This is a follow up post in what I am calling my Effective Executive series. I often get asked how or why I do many of the things I do. Years ago, one of my mentors provided me a copy of a wallet card of specific actions and practices actually used by senior executives in a bank headquarters in the 1980s. I often pull out the card, reflect on the actions, and use them to guide my “next actions.” Follow the link to the card, print it, cut it out, tape it back to back, and put it in your wallet (just trust me for now, I had no explanation for the first ten years I had the card). I have provided a link to an attachment that gives background if you are interested, but you don’t need to read it to get started. Next time you are thinking about how to improve your performance or solve a knotty issue, pull it out. Ask yourself, "Can I apply any of these rules and functions in what I am doing?" Let me and others on this blog know of your experience.
Dr. Harold Kurstedt developed the management process; a synergistic set of nine functions guided by eight rules, and taught it at the Virginia Tech Management Systems Laboratory. The management process is an approach to work and a way of thinking. It is a strong, structured process. I have tried to use the process in my daily activities ever since Ben Stilmar gave me the wallet card based on them. The original source of these functions/rules were heuristics developed by a large commercial bank in the late 1980s and used by senior executives in the bank headquarters as informal pocket guides for managing the transformations that the bank would accomplish in acquired businesses.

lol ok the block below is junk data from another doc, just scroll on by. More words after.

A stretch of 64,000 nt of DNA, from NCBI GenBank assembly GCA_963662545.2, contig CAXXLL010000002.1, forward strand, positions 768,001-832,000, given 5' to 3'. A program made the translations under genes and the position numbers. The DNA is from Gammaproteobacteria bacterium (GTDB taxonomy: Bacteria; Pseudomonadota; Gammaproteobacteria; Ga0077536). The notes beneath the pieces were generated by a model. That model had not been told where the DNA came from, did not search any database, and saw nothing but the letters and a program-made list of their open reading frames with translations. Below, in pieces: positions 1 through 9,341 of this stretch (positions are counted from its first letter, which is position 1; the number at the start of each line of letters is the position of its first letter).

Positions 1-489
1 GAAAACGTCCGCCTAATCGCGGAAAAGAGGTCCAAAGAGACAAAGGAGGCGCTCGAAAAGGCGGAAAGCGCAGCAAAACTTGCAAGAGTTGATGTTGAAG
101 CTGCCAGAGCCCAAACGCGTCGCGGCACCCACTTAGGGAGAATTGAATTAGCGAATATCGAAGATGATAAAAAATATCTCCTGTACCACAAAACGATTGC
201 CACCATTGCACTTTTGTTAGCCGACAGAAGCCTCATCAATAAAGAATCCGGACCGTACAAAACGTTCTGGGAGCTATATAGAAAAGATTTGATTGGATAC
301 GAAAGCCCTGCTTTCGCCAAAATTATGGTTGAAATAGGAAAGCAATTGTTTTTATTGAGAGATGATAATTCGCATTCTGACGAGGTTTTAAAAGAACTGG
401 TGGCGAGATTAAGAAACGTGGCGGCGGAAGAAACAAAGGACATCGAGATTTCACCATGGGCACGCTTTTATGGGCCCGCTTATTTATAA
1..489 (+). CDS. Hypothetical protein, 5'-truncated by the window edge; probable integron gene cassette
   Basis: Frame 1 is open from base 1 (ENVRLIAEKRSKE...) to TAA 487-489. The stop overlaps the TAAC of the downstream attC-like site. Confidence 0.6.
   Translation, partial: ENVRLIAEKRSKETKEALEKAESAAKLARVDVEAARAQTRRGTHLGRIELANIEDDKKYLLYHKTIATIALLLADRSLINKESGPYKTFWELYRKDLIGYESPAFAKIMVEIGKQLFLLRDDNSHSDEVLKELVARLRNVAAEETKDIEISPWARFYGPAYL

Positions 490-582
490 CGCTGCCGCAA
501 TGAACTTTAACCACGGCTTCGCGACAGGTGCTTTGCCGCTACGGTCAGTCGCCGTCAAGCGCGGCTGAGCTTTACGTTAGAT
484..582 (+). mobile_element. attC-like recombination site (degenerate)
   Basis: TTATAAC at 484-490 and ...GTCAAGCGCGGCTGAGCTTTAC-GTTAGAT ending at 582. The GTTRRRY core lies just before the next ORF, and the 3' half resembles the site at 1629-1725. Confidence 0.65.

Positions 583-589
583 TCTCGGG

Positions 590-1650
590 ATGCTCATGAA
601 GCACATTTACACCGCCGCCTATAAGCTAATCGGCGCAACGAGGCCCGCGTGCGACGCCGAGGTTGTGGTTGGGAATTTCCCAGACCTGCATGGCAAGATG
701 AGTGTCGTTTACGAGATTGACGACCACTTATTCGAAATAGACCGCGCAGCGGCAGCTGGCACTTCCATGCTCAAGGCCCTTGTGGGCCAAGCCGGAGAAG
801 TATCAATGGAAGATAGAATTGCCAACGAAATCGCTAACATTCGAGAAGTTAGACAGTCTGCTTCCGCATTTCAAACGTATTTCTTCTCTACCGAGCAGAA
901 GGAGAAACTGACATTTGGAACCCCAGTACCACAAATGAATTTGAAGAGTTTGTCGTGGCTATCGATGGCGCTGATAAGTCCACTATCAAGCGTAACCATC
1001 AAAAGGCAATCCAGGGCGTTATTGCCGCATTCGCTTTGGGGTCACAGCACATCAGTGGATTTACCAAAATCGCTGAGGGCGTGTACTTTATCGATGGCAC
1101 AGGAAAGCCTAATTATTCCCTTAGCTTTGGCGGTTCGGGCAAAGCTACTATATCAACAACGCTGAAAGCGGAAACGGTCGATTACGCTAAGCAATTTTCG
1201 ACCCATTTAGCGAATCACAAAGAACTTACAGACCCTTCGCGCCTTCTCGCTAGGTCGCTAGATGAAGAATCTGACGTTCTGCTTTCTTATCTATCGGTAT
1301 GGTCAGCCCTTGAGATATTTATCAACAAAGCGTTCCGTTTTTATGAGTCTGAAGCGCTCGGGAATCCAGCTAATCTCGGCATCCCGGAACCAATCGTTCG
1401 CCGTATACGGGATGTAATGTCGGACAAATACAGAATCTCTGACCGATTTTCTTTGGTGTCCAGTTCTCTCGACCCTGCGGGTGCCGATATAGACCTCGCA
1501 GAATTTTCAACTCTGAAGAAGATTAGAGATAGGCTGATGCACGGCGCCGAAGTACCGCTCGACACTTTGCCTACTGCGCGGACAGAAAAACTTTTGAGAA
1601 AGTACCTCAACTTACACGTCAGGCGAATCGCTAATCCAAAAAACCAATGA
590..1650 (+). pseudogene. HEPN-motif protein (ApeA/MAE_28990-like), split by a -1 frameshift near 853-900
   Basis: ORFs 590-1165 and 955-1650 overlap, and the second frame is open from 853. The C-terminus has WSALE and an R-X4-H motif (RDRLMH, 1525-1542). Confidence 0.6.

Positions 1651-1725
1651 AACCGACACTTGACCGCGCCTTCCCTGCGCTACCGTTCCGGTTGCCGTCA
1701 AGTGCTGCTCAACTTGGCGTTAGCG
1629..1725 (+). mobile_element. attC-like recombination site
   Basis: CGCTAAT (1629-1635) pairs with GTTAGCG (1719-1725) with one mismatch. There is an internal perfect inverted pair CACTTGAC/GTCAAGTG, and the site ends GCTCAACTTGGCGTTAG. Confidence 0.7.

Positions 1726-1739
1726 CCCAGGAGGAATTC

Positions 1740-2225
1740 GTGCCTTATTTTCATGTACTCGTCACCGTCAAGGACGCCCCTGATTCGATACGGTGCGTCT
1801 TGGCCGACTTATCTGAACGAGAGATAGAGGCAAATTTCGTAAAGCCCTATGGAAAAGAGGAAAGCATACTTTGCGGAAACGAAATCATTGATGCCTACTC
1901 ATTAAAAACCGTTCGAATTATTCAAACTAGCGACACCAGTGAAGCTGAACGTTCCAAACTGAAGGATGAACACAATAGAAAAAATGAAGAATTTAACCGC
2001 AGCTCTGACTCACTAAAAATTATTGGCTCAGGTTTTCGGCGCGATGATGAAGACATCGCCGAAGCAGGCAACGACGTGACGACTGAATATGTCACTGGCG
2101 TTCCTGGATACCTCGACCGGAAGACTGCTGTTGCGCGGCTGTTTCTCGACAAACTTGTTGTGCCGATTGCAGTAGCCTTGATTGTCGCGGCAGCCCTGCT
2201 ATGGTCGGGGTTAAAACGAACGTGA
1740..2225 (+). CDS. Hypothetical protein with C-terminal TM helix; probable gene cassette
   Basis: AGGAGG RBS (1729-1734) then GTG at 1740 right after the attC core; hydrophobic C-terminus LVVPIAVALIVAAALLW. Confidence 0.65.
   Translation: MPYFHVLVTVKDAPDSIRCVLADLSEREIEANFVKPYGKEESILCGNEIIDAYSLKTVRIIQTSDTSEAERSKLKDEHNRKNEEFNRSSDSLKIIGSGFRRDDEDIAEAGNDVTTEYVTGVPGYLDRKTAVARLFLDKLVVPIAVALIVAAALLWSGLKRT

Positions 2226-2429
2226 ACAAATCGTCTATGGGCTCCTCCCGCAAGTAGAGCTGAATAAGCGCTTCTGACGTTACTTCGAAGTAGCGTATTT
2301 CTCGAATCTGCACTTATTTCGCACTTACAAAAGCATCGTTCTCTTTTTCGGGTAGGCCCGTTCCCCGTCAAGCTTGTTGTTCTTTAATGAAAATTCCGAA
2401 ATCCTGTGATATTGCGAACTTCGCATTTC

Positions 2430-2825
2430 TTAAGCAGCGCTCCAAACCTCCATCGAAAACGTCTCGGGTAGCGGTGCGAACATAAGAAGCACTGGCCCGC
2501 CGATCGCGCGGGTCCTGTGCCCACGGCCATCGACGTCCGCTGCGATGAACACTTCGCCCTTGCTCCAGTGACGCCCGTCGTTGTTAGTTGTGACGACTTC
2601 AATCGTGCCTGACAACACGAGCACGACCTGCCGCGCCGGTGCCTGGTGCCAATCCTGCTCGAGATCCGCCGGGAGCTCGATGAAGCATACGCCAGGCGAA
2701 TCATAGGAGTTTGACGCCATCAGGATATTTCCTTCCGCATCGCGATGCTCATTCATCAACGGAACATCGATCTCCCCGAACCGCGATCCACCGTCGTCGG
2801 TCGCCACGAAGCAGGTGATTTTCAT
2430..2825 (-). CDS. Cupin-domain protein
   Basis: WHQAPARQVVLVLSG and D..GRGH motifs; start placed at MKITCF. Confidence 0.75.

If you understand and use the functions and guiding rules of a structured, functional, and dependable management process, you’ll not only reduce surprises and organize your workday by managing through cooperation, but you’ll also have time to be creative, build the business, and better serve your stakeholders by meeting organizational goals and carrying out your mission.
If you want to know more about these rules and principles, here is an expanded set of notes. Ben Stilmar was the mentor who gave me the card and helped me with this blog post.